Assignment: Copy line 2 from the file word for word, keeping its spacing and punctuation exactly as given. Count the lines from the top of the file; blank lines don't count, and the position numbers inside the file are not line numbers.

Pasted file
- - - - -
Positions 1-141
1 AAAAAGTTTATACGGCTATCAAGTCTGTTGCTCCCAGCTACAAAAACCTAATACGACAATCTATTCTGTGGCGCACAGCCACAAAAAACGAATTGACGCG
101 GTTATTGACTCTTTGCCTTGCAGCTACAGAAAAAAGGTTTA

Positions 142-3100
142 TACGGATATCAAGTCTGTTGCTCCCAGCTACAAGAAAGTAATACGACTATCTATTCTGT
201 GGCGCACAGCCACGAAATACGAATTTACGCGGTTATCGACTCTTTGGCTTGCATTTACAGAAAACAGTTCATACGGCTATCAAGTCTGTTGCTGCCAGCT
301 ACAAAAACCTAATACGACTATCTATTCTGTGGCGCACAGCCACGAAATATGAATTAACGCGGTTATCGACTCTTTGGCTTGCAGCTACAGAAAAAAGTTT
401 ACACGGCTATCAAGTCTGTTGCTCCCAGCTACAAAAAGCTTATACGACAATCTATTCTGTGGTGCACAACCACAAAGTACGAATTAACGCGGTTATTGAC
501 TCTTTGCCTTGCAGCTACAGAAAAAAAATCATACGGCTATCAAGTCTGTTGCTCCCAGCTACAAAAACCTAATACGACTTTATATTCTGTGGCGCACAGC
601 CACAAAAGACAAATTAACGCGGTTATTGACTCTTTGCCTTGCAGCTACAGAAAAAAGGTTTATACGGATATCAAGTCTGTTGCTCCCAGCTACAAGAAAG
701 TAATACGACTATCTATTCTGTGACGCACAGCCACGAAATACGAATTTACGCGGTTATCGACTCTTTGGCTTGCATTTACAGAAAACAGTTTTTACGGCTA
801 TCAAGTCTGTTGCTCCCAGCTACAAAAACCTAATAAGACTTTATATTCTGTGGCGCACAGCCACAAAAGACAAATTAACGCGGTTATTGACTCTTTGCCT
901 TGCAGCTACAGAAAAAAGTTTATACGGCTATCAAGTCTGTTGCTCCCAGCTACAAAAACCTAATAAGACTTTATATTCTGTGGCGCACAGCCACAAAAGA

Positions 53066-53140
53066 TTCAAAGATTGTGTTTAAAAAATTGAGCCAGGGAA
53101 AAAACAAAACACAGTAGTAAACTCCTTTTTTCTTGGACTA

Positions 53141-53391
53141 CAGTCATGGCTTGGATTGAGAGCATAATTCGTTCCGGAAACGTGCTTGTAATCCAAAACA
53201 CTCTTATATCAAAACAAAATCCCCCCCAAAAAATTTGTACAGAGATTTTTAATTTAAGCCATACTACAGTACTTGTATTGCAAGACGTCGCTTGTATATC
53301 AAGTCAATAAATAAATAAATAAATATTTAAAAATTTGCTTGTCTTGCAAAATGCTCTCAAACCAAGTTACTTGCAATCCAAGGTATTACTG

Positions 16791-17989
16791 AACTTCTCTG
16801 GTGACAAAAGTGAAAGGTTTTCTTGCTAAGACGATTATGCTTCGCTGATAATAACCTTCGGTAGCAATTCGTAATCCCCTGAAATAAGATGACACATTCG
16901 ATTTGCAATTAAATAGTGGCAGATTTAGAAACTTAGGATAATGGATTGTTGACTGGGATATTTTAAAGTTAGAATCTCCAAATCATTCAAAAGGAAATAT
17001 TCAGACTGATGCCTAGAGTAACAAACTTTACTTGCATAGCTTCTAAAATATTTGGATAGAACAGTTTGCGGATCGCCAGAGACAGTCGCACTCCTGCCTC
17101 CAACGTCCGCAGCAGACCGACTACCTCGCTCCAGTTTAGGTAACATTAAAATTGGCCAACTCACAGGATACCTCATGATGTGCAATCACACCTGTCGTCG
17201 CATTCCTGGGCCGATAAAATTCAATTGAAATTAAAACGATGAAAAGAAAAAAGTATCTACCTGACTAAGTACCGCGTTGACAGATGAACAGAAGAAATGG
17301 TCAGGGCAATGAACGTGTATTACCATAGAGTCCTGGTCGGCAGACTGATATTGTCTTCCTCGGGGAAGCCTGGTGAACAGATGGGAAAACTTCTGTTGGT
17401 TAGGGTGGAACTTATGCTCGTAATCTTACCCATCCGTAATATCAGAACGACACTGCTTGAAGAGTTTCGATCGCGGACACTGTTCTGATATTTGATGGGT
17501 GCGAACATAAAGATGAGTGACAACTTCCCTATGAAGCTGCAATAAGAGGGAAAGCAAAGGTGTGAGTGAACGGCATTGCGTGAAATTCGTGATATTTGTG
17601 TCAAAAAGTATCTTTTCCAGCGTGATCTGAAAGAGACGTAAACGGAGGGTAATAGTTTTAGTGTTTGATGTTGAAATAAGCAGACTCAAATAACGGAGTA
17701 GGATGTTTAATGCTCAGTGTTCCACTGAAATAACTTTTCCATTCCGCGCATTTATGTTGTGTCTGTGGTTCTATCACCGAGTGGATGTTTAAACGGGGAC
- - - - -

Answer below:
1 AAAAAGTTTATACGGCTATCAAGTCTGTTGCTCCCAGCTACAAAAACCTAATACGACAATCTATTCTGTGGCGCACAGCCACAAAAAACGAATTGACGCG